Several folks have taken a stab at explaining Geithner's plan.
Brad DeLong finds much to admire. My favorite question from his FAQ? "Q: What if markets never recover, the assets are not fundamentally undervalued, and even when held to maturity the government doesn't make back its money? A: Then we have worse things to worry about than government losses on TARP-program money--for we are then in a world in which the only things that have value are bottled water, sewing needles, and ammunition. "
Mark Thoma compares and contrasts the Paulson version, Geithner version and Nationalization with a simplified exercise involving cars that blow up (well the engines at least...but only some of them!).
Paul Krugman has now actually made his way out onto the ledge and really looks like he's going to jump.
These are three "liberal economists" and just look at the range of opinion, this doesn't include any conservative/Chicago School economists. And who cares what the conservatives think? They and their desperate need to adhere to their orthodoxy caused the mess.
For reactions, considered and otherwise, I give you Hilzoy at Obsidian Wings: "As someone who thinks that levels of compensation in the US are absurdly unequal, and that this is bad for the country, it's tempting to say: oh, go ahead, you idiots. Keep your sense of entitlement to other people's money. Make people come after you with pikes and tumbrils. See if I care."
Also this rather elegant summing up on the difference between what your head and you heart tell you, by Ezra Klein: "Intellectually, I'm of the crowd that thinks the A.I.G. bonuses don't deserve the continued focus of the political system. One tenth of one percent of the money we've given to one company should not obsess us. But whenever it comes up in conversation, I'm shocked at the depth of my own fury. And here's why: Not to sound naive about this, but the absence of patriotism that galls. The lack of responsibility is sickening. These bankers delivered an almost mortal wound to the American economy. Their actions threw millions out of work and wrecked the retirement savings of tens of millions more. [...] They should be begging for a shot at redemption. They should work without pay, without sleep, without credit. They should wear sackcloth and ashes. But more than that, they should be trying to help. The damage they wrought might have been unintentional, but that doesn't absolve them of responsibility for the aftermath. What we've got, however, is an economic hit-and-run, with one wrinkle: The collar-popper peeking out of the bloodied Porsche is willing to stick around if we pay him for his time. Give him a bonus and he'll dirty his hands with CPR."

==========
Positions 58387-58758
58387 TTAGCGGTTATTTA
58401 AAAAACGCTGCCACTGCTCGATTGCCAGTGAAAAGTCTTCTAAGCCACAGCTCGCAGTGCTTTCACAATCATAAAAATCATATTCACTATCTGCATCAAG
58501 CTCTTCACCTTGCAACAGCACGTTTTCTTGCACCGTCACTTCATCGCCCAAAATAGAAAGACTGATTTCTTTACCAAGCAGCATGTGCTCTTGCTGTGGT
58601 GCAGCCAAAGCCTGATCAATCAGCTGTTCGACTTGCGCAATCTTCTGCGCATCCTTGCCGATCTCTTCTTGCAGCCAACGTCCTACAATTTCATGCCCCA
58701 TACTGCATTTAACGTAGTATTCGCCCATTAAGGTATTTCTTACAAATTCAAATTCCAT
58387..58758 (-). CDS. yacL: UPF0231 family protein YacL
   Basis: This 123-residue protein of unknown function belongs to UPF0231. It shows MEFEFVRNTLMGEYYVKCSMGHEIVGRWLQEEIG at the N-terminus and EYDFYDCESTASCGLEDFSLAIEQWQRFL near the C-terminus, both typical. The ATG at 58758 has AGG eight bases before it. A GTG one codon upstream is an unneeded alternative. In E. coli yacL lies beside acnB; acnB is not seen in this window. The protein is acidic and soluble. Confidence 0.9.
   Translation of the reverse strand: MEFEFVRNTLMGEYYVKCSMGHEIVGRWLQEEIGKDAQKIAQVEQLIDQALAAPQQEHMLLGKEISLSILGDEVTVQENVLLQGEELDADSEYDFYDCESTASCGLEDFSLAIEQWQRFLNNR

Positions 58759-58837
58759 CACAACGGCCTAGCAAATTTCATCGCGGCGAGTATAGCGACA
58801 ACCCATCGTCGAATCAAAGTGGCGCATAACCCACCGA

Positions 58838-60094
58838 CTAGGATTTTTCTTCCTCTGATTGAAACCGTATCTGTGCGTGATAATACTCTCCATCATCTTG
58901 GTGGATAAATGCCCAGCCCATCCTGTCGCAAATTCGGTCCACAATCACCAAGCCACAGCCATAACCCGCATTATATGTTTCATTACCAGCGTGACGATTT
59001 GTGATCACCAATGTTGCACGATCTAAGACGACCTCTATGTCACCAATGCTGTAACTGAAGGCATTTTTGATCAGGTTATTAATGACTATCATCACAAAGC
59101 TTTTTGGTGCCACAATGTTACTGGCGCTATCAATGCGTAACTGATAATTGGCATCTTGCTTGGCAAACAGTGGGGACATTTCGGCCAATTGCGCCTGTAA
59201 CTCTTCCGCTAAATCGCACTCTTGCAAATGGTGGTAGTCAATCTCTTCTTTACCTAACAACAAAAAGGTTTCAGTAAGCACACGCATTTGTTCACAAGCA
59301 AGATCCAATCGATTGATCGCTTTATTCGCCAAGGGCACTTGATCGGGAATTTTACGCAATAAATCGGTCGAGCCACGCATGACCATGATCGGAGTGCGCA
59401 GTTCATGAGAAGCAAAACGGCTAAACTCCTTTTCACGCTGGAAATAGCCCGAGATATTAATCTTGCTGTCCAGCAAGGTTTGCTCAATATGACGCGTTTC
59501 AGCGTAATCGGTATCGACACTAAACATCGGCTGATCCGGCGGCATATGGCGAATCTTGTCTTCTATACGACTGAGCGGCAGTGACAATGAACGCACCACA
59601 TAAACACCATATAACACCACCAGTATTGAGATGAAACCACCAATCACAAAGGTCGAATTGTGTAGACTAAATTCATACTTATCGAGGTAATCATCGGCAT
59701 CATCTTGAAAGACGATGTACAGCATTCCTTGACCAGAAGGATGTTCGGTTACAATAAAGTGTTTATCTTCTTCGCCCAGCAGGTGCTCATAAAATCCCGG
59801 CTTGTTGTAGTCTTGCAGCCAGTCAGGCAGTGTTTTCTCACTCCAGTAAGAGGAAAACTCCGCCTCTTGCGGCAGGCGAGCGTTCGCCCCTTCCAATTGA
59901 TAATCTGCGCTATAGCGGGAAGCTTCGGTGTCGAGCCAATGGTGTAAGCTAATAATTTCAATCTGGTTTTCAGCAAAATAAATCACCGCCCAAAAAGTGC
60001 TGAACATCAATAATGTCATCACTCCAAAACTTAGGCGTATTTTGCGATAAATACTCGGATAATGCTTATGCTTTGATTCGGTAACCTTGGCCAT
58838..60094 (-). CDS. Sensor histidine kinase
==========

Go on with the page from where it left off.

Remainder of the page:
Me? How the fuck should I know? You just saw three major economists disagreeing and two very rational people who basically said that despite what their rationality tells them they'd be happy to attend a Festival of Blood for Wall Street types. Weird huh? I get all pissed off, right up until it becomes an actual crisis, then I get all calm.
Except for when Repubs talk about the debt, and how we're stealing from future generations. From THEM I want to know where their oh so tender concern for my daughter was when THEY were in charge of shoveling money to their cronies in no bid contracts and tax breaks for their buds. THEY can go fuck themselves.